It looks like that security issues for US Military contractors never end. The consulting firm Booz Allen Hamilton is only the last which has fallen under the blows of anonymous. In the name of the #AntiSec operation hackers claimed today that they compromised a server released internal data, including about 90,000 military e-mail addresses. Due to the huge amount of data leaked, the operation was called #MilitaryMeltdownMonday.
We infiltrated a server on their network that basically had no security measures in place. We were able to run our own application, which turned out to be a shell and began plundering some booty. Most shiny is probably a list of roughly 90,000 military emails and password hashes (md5, non-salted of course!). We also added the complete sqldump, compressed ~50mb, for a good measure.
The entire statement is available on pastebin, while the leaked data have been inserted into a torrent at The Pirate Bay, and are also already available on pastebin, although password are hashed (but not salted).
We also were able to access their svn, grabbing 4gb of source code. But this was deemed insignificant and a waste of valuable space, so we merely grabbed it, and wiped it from their system.
It was clear that something was in the air since a couple of days, as some tweets announced “the biggest day in #anonymous‘ history according to sabu”:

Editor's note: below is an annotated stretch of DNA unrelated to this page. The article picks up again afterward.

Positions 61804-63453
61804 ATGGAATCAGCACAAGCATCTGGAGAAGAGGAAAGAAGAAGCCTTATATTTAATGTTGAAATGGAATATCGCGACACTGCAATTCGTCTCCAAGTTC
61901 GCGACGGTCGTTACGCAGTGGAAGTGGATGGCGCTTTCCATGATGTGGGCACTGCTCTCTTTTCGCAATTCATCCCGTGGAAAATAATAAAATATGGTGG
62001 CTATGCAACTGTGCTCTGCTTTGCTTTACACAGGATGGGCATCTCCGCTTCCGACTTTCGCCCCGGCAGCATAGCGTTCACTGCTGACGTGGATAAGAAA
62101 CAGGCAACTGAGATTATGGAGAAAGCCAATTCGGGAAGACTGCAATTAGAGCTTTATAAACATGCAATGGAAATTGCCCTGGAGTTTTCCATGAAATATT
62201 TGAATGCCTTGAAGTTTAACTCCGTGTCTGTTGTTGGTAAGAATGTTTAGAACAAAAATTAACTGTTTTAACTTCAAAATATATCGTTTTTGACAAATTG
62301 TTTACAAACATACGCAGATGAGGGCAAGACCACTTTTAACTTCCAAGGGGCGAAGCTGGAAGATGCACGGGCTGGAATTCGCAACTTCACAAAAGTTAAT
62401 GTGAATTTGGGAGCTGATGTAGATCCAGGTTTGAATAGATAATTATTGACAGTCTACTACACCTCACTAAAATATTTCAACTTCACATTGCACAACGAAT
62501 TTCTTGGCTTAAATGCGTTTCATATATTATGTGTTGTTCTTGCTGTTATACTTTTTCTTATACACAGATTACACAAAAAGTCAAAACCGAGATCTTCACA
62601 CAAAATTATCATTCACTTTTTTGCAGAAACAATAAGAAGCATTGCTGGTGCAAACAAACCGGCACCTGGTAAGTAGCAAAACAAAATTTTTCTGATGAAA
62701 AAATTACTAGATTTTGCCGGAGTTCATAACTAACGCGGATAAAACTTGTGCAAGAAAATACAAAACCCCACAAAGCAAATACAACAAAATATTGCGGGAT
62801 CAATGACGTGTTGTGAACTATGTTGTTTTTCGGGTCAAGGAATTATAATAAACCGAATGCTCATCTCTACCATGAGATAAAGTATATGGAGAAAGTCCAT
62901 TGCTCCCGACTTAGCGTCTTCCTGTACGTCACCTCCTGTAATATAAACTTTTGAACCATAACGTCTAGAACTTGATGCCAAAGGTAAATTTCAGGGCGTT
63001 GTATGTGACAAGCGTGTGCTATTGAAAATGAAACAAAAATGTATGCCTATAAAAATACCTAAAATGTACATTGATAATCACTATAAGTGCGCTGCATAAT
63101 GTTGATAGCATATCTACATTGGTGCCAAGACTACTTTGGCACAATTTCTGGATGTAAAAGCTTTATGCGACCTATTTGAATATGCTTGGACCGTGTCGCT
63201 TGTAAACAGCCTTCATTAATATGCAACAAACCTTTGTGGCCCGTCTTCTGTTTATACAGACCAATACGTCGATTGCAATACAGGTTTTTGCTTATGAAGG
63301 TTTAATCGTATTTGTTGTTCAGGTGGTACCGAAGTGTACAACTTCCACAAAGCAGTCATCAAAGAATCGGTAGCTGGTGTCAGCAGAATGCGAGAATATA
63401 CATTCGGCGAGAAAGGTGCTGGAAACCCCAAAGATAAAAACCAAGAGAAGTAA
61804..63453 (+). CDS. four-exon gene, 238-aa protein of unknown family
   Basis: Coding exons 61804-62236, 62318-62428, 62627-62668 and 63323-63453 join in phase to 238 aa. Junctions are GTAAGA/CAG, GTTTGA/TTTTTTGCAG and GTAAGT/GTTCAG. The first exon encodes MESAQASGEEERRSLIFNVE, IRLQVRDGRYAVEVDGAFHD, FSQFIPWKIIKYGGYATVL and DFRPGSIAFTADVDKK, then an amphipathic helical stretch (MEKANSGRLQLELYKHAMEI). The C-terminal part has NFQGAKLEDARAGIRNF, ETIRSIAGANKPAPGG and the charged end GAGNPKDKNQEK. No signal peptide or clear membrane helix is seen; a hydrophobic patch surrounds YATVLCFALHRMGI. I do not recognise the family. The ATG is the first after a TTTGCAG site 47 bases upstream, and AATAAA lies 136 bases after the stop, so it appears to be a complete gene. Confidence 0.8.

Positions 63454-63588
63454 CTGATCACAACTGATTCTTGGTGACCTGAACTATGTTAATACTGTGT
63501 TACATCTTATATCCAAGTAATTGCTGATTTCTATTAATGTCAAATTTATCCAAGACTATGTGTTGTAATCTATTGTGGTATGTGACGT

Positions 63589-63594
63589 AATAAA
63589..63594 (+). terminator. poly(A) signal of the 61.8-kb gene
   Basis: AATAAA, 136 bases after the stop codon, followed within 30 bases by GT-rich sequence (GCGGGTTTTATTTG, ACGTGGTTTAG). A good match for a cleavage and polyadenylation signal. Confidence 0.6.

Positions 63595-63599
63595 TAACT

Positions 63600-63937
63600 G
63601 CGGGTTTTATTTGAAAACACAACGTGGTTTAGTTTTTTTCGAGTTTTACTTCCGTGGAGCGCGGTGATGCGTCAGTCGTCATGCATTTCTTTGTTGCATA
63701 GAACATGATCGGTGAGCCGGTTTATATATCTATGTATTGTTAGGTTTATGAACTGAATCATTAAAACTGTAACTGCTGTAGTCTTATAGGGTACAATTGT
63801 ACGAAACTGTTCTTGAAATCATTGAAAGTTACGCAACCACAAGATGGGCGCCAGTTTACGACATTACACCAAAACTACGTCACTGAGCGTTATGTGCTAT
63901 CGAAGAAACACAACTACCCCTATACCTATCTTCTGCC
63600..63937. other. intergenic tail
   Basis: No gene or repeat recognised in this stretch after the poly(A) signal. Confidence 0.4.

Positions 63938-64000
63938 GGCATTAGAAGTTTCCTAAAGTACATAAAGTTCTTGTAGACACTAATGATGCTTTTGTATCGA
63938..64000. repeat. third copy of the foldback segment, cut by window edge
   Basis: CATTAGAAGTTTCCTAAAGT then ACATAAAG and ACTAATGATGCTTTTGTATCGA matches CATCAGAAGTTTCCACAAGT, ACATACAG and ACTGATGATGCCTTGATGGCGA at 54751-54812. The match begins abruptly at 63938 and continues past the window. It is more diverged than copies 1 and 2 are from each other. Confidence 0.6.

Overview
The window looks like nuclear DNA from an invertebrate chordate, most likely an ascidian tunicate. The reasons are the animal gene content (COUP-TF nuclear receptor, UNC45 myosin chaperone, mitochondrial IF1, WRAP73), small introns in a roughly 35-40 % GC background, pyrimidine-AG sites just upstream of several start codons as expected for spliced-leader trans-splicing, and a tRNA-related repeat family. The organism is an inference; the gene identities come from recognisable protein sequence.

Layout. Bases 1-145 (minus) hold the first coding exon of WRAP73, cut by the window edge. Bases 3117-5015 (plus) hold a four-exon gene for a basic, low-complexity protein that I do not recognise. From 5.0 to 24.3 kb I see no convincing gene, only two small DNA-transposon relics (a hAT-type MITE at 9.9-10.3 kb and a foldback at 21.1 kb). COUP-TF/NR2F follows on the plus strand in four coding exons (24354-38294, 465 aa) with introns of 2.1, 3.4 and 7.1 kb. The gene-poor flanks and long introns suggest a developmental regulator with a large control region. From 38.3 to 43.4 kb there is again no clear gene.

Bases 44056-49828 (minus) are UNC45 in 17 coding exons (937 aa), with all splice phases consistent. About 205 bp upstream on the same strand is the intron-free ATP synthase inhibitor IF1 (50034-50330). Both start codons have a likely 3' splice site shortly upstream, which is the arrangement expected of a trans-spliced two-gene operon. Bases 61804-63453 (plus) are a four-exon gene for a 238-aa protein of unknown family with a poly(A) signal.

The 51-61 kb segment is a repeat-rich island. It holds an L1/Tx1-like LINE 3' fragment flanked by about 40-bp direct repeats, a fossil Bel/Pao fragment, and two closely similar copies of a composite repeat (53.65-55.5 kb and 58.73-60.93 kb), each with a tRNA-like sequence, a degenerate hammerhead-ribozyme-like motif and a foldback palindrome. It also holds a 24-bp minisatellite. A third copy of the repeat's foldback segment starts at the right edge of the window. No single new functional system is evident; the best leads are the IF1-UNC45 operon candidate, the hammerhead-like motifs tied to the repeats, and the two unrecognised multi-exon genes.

This might be an indication that the ghost of the infamous group LulzSec played a crucial role in the attack to Booz Allen Hamilton. As a matter of fact Sabu, is the alleged leader of the infamous group LulzSec, and also the alleged author of the hack to HBGary Federal, another military contractor hacked earlier this year becouse of its CEO Aaron Barr claimed to have unmasked some Anonymous members. In response to his actions, the hackers dumped 71,000 emails which revealed, among the others things, that HBGary had worked with Booz Allen Hamilton to develop a response plan for Bank of America based on what the bank feared might be an upcoming leak of its internal documents by WikiLeaks.
The Anonymous statement also paints the contractor as another player involved (together with HBGary) on a military project, dubbed Operation Metal Gear by Anonymous (for lack of an official title) designed to manipulate social media, and as a revolving door of military-related conflicts of interest, and argues that the firm has been involved in mass surveillance projects.
The company wrote on its Twitter feed that “as part of @BoozeAllen security policy, we generally do not comment on specific threats or actions taken against our systems.”